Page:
When Buying in Bulk Backfires

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Buying in bulk may save a buck, but new research has found it could have a negative impact on your health.

A new study published in American Journal of Preventative Medicine analyzed data collected from more than 670,000 U.S. households between 2000 and 2012 and discovered that people are increasingly buying packaged food at warehouse clubs (such as Costco and Sam’s) mass merchandisers (Walmart, Super-Target) and convenience stores (Seven Eleven, CVS, Dollar General) vs. grocery stores (Kroger, Safeway). The study only looked at packaged food purchases; However, researchers detected a “significant increase” in sales of those products between 2000 and 2012.

While that’s not bad on its own, per se, researchers discovered that the goods we’re buying have poor nutritional profiles — specifically in the form of more calories, sugar, sodium, and saturated fat than those sold at grocery stores.

“What surprised us was all stores essentially have the same major selling foods,” study co-author Barry Popkin, PhD, a professor of global nutrition at The University of North Carolina at Chapel Hill, tells Yahoo Health.

So why is this happening?

Lead study author Dalia Stern, PhD,  tells Yahoo Health that it could be that warehouse clubs, mass merchandisers, and convenience stores simply sell more unhealthy products, increasing the odds that we’ll buy them — or it could be that we’re just making poorer food choices when we visit those stores.

The study’s findings certainly back up her latter theory. Among the most popular products purchased at warehouse stores: savory snacks, grain-based desserts (cookies, cakes, sweet breads, etc.), and fruit juices and drinks.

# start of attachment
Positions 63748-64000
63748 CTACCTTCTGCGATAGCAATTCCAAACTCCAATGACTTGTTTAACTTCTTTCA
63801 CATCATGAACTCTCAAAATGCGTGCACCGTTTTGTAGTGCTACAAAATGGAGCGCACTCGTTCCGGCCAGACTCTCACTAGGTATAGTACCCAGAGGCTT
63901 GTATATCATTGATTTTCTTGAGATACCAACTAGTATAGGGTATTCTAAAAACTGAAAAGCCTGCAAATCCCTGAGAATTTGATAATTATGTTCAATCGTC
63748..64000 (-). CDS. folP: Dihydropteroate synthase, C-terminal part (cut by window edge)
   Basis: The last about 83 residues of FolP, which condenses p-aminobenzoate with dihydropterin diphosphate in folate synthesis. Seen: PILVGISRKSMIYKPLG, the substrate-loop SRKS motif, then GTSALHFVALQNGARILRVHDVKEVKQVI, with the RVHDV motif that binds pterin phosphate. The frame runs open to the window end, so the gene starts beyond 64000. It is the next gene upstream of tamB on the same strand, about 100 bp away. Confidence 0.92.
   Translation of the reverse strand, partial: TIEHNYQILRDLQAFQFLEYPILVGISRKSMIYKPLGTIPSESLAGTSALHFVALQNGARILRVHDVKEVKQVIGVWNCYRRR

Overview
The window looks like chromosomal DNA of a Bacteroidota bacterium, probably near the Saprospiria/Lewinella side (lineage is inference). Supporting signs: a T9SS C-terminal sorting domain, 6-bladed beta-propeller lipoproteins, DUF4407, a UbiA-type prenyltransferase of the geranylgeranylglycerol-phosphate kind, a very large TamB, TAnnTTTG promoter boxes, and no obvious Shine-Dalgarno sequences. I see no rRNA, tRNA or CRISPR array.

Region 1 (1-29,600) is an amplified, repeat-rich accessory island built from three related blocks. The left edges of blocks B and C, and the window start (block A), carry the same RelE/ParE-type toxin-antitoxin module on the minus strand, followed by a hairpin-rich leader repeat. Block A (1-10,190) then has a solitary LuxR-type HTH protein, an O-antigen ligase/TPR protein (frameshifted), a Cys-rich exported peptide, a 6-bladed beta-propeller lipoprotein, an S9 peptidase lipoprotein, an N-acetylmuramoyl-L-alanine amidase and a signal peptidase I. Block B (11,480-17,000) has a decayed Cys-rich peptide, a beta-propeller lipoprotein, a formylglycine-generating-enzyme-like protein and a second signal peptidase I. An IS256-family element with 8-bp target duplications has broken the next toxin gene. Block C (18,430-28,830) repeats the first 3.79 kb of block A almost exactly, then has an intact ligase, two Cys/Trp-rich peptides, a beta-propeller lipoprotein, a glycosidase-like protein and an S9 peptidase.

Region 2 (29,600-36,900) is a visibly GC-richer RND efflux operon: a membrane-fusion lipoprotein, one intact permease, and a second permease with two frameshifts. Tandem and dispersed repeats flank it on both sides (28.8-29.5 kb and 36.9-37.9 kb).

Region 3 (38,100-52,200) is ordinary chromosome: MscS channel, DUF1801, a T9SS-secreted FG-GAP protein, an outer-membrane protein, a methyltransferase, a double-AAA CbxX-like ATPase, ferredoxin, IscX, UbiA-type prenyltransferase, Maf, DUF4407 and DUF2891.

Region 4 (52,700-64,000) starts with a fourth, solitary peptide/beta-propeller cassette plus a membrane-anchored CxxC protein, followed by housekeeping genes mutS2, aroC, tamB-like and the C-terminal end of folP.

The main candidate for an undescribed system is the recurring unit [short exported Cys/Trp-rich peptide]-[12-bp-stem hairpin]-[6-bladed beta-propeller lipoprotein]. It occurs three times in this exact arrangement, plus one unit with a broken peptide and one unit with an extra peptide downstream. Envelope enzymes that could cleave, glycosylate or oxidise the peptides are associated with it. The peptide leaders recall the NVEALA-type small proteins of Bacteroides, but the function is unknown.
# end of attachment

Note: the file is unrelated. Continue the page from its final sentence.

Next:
Bulk foods sold at warehouse clubs and mass merchandisers can be particularly tricky, Samuel Accardi, performance dietitian for AFC Fitness and health solution management company The Charge Group, tells Yahoo Health, because they often contain ingredients that aren’t great for our health. Those include high levels of sodium, to give the products a very long shelf life, and high fructose corn syrup.

Diets high in sodium have been linked with heart disease and high blood pressure, while a Princeton study published in the journal Pharmacology Biochemistry and Behavior found that high fructose corn syrup caused increased body fat, body weight, and other characteristics of obesity in rats.

While registered dietitian-nutritionist Karen Ansel, co-author of The Calendar Diet: A Month by Month Guide to Losing Weight While Living Your Life, tells Yahoo Health that warehouse clubs and mass merchandisers are increasingly offering healthier food choices, she also points out that there are still plenty of less healthy options.

Ansel recommends using trips to those stores as a chance to stock up on produce, like a big bag of apples or grapes, whole grain cereals, breads, eggs, and low-fat milk and yogurt. “It’s just a matter of making your mind up not to reach for the less healthy picks,” she says.

If you’re not sure if a food is healthy, she recommends looking at the nutrition facts panel and specifically focusing on calories per serving, sodium, and saturated fat.

Looking at sugar content is important, too, she says, but points out that manufacturers aren’t required to separate natural and added sugars. Because of this, she suggests looking out for added sugars on the ingredients list like sugar, honey, cane juice, high fructose corn syrup, and molasses.

Buying food at a convenience store? Reach for Greek yogurt, fruit, or beef jerky, Accardi says. You may even be able to find hard boiled eggs, nuts, seeds, or single-servings of cheese — all of which are good options, says Ansel.

Experts say that it’s possible to make healthy food choices in nearly any type of food store, you just have to be smart about it. Adds Stern: “People should be worried about the choices they make when purchasing foods and beverages, regardless of the type of store where they shop for food.”

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